Finalists for Scottish Teenage Book Prize revealed

Finalists for Scottish Teenage Book Prize revealed

Pan Macmillan features alongside children's publishers Curious Fox and Andersen Press in the Scottish Teenage Book Prize shortlist.

The finalists for the prize, now in its second year, have been revealed as Elizabeth Laird for Welcome to Nowhere (Pan Macmillan) with illustrations by Lucy Eldridge, Caighlan Smith for Children of Icarus (Curious Fox) and Danny Weston for The Haunting of Jessop Rise (Andersen Press).

The shortlisting panel also highly commended Night Shift (Hot Key Books) by Debi Gliori and The Broken Trilogy (Usborne) by L A Weatherly.

The award was set up last year to celebrate the most popular teen books by authors in Scotland. It is run by Scottish Book Trust with support from Creative Scotland. Shortlisted authors receive £500 and the winner will collect £3,000.

Young people across Scotland can vote for their favourite shortlisted title before 8th February 2018. The winner will be announced on 28th February in a video available to those school classes who have voted.

Teenagers have also been asked create their own book trailer or graphic novel of the shortlisted books, with the chance to win Waterstones gift cards, with accompanying learning resources from the Scottish Book Trust.

Marc Lambert, c.e.o of Scottish Book Trust, said: “Each of the three books is a compelling read and a strong contender for winner. Teenage readers are among the most passionate and this prize is a great opportunity for them to get involved, be inspired to create their own piece of fiction, and vote for their favourite to win.”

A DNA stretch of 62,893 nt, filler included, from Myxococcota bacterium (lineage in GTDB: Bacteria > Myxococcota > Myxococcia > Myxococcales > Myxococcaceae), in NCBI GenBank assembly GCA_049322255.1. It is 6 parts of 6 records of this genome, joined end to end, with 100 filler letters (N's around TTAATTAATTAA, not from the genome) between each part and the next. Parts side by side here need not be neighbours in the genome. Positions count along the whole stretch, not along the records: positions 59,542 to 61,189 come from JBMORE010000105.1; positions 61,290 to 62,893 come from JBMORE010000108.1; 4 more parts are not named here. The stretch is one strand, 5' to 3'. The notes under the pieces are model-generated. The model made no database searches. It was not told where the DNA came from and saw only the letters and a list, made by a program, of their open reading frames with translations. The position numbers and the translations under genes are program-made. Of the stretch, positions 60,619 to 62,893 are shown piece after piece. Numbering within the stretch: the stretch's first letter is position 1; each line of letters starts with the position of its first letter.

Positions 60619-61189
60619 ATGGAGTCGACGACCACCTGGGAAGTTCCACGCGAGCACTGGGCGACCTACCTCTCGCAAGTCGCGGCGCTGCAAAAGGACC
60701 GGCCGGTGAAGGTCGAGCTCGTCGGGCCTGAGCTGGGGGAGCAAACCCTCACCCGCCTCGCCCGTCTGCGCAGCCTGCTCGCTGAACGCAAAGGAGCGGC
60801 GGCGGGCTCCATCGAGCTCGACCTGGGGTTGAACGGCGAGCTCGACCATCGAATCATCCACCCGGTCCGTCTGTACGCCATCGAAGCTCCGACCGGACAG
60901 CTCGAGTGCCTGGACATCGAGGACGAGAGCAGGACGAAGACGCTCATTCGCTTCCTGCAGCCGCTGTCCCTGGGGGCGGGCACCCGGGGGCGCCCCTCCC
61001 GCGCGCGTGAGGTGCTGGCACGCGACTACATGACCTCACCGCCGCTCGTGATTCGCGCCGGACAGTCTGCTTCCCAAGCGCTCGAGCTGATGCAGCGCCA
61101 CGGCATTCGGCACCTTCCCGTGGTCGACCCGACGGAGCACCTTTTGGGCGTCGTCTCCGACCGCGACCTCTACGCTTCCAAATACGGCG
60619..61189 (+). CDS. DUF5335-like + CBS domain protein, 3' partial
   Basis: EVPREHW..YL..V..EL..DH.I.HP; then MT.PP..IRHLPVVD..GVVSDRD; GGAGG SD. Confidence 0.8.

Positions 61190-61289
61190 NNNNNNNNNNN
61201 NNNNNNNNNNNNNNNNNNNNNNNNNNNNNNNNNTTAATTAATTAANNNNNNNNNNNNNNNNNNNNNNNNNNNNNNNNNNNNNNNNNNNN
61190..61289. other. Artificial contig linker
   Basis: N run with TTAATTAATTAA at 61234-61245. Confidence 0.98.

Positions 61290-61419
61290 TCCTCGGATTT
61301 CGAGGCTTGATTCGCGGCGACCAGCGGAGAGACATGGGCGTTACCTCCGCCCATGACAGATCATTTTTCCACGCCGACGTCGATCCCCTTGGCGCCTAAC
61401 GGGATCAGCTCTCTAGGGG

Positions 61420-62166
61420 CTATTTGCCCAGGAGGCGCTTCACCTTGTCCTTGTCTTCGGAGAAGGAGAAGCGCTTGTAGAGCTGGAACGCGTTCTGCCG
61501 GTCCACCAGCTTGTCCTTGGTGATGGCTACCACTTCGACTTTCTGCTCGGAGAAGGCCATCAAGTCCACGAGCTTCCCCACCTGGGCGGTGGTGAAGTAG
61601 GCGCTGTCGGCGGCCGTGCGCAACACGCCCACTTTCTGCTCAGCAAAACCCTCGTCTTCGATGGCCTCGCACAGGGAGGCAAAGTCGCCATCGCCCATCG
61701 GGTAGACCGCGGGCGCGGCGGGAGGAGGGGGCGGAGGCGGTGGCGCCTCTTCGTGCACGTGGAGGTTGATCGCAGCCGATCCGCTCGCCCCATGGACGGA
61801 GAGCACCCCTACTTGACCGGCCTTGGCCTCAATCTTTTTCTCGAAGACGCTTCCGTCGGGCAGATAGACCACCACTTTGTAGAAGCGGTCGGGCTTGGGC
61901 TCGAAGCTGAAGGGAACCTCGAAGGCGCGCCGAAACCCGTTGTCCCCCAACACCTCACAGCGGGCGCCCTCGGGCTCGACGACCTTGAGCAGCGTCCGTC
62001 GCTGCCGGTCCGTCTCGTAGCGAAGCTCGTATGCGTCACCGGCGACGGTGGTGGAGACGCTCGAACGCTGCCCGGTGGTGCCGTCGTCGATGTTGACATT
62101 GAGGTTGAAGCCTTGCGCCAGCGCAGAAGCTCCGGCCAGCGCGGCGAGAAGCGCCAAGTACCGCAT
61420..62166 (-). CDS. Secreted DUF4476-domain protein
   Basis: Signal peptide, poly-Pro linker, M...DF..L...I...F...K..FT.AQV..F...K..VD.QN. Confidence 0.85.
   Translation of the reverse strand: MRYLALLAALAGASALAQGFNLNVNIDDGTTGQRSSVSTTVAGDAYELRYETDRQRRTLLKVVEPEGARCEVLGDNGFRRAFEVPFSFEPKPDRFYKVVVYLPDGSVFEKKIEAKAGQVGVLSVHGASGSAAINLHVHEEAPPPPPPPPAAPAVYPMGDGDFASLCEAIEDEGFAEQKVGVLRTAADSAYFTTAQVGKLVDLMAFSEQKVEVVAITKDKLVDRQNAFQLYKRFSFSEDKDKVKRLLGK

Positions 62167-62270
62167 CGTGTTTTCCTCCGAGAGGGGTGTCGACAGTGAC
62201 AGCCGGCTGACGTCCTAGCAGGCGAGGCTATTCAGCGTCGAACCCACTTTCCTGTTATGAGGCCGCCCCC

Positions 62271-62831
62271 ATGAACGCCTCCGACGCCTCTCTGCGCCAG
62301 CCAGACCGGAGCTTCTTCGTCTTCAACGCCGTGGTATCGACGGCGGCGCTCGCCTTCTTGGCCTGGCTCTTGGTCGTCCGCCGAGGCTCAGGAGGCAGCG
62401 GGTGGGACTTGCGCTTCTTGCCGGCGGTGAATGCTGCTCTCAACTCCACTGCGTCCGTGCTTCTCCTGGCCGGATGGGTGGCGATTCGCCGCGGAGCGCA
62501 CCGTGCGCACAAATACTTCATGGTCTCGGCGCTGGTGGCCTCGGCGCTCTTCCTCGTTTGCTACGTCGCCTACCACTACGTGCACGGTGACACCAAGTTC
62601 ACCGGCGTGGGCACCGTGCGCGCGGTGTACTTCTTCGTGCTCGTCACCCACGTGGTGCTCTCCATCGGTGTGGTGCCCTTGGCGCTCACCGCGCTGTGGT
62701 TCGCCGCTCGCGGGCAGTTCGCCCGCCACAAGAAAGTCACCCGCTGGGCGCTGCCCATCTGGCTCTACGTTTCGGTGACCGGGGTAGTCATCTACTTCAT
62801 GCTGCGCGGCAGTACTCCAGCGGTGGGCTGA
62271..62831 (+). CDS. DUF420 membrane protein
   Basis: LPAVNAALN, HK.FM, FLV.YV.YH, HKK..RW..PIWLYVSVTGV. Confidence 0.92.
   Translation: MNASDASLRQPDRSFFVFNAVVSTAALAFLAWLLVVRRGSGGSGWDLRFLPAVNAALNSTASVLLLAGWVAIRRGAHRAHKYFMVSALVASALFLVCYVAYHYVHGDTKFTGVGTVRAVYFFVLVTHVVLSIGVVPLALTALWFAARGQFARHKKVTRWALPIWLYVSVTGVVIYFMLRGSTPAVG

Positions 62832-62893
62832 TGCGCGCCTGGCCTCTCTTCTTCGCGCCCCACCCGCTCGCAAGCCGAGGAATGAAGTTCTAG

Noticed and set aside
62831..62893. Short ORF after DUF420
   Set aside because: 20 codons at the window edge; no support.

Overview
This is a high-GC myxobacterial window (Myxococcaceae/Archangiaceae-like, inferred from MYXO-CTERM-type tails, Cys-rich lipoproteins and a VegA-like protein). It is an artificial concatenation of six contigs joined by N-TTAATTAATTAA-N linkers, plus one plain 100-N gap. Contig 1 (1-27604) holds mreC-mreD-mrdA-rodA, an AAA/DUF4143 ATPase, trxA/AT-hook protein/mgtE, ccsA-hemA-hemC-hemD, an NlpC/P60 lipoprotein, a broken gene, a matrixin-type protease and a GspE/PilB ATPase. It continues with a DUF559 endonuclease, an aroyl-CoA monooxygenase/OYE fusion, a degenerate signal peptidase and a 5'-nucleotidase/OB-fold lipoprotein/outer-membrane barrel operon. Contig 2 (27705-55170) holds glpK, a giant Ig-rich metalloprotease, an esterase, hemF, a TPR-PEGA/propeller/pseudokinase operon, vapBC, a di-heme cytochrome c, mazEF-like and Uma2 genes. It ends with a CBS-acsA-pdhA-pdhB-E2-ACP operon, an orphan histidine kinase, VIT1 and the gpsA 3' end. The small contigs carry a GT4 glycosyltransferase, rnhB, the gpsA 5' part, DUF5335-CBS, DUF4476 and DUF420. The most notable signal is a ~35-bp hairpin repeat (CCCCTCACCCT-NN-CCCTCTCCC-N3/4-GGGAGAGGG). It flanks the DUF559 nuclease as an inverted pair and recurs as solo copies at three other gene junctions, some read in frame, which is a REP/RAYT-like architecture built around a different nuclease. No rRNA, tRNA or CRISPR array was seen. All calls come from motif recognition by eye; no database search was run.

She added: “We are looking forward to finding out which book comes out on top.”

Jenny Niven, head of literature, languages and publishing at Creative Scotland said: “The Scottish Teenage Book Prize provides an excellent opportunity for young people to discover, discuss and vote for their favourite books.

“This year’s shortlist includes a fantastic selection of some of Scotland’s most exciting talent in the young adult genre. It is very encouraging to see the Scottish Teenage Book Prize, alongside the What’s Your Story? Development Programme, continuing to nurture Scotland’s teenage writers and readers.”

Laird, a fiction and travel writer, described the shortlisting as an “honour” while Canadian fantasy novelist, Smith, said: “I think it's amazing that the readers get to decide the award, and I'm honored that Children of Icarus gets to be a part of that.”

Weston, who is based in Edinburgh and has published more than 15 titles as Philip Caveney, said: “I am thrilled and delighted to be shortlisted for the Scottish Teenage Book Prize. The fact that it is voted for by actual readers is the best thing of all.”

Claire McFall won the first Scottish Teenage Book Prize in February. The Borders-based author’s thriller Black Cairn Point (Hot Key Books), beat off “stiff” competition from Keith Gray’s The Last Soldier (Barrington Stoke), a dyslexia-friendly story set in 1920’s Texas, and Joan Lennon’s Stone Age Orkney-based Silver Skin (Birlinn).

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